How To Increase Employee Responsibility — Regardless of Where You're Working
Extreme ownership and active listening are two of the most valuable skills you can teach, for both the workplace and beyond.
All great companies have leaders who practice extreme ownership. This means that they demonstrate excellent self-accountability and take responsibility for the behavior, success, or failures of others around them. They see how everything and everyone interconnects and accept that what they do will influence the entire team. The best of the best, however, have created cultures that encourage extreme ownership in everyone. As remote work becomes more and more accepted, this mindset will be essential. You will no longer be able to interact and keep tabs on everyone in traditional ways. If you’re worried about your team’s capacity for more responsibility, be proactive and help them improve.
Extending your reach
Employees who are struggling with responsibility aren’t necessarily incapable of holding themselves and others accountable. They might genuinely care about the organization and just be unsure how to turn that concept into an actionable practice. What’s missing is a go-to behavior that will demonstrate their willingness to fix problems and get the ball rolling.
The simple solution here is to self-examine and ask questions like:
“What did I do wrong?”
“How can I improve?”
“Did I do something to upset you?”
“What can I do to fix this?”
“How could I have done more or better?”
However it’s phrased, this act of reflection leads to better communication and accountability. If you integrate it into your leadership, team members will look to you and learn. Besides this benefit, you should notice individual advantages, too. If you take time to assess your weakest areas, slip-ups, and relationships with others, those faulty spots get stronger.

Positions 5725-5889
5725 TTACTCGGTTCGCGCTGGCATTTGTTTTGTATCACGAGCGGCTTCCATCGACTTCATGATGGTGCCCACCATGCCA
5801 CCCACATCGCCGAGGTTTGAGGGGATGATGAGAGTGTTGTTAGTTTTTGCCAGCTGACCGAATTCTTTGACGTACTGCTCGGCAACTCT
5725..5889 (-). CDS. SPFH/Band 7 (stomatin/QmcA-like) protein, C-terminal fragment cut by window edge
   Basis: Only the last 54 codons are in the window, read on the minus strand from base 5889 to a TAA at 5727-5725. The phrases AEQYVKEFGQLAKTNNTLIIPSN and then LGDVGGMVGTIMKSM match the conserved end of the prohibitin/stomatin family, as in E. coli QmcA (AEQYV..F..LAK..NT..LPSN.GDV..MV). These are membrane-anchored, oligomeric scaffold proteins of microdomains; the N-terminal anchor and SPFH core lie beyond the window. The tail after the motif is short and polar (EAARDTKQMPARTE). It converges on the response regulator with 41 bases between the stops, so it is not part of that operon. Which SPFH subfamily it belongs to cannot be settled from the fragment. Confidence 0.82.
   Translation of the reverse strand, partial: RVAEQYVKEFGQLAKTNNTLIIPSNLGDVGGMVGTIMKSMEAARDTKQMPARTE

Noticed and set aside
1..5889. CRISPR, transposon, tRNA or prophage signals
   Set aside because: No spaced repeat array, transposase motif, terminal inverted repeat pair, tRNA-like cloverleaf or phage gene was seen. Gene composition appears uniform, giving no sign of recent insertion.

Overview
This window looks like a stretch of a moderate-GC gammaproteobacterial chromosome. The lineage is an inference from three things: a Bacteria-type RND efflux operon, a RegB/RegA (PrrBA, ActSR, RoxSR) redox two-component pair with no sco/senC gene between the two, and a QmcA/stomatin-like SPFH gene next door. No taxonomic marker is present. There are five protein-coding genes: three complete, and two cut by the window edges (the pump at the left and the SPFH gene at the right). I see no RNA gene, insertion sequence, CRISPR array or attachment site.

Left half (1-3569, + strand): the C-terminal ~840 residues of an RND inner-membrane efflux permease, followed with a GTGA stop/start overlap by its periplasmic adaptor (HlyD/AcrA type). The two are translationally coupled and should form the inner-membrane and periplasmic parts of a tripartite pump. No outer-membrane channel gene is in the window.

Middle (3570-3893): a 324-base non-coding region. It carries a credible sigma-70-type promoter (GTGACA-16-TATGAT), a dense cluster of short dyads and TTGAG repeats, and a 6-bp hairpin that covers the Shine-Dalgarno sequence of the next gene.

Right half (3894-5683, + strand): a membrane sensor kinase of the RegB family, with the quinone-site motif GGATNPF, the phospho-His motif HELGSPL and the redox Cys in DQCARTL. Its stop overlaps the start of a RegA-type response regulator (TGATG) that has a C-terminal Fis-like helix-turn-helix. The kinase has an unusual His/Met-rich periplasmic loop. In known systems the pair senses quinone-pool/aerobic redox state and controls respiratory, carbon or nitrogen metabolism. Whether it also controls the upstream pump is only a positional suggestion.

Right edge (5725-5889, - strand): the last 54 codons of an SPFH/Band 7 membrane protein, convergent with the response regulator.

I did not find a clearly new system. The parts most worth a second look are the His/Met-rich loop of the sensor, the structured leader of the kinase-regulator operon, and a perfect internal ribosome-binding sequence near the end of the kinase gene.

For example, if you’ve noticed that a direct report has stopped responding, address that awkwardness head-on and investigate the issue. Never leave this type of gap unchecked, because obviously something is wrong. Your direct reports should see that you seek their feedback and understand the importance of acting on feedback.
When you make this a routine, people on your team see that it’s OK to reach out in search of a solution. They learn that they’re in a transparent environment where it’s OK to be wrong sometimes and that it’s more important to learn from that mistake. As I said earlier, make this a routine in your one-on-one meetings and your direct reports start trusting you and that process. Usually, they start to engage with co-workers with the same positive behavior you demonstrated. They may even start using the approach with your customers, which is fantastic for boosting your satisfaction ratings, loyalty, and brand reputation.
No ego, just lots of active listening
This strategy requires you and your direct reports to check your egos at the door. This may be uncomfortable or unfamiliar to some people, especially those who feel “being wrong” will hurt them somehow. Allowing yourself to be open for feedback is not an easy thing.
So, don’t be surprised if people on your team need more time to get used to extreme ownership. If you are persistent and celebrate the positive results of those interactions, employees will eventually understand the power of admitting an error.
Once people are willing to ask what they did wrong, the next step is practicing active listening. It’s another difficulty to tackle, as often the first instinct is to get defensive or try to justify every action. If you see this happening, step in and offer some formal training on active listening. Offer some strategies and guardrails for staying focused and empathetic during conversations.
The bottom line
Extreme ownership will only get more important as people have more options for how, when, and where to work. Reaching out with thoughtful questions provides an actionable olive branch, so you can resolve conflicts and find real solutions to what went wrong. The more you do this, the more your team will see it’s OK to seek feedback and be open to coaching.
Entrepreneur Leadership Network Contributor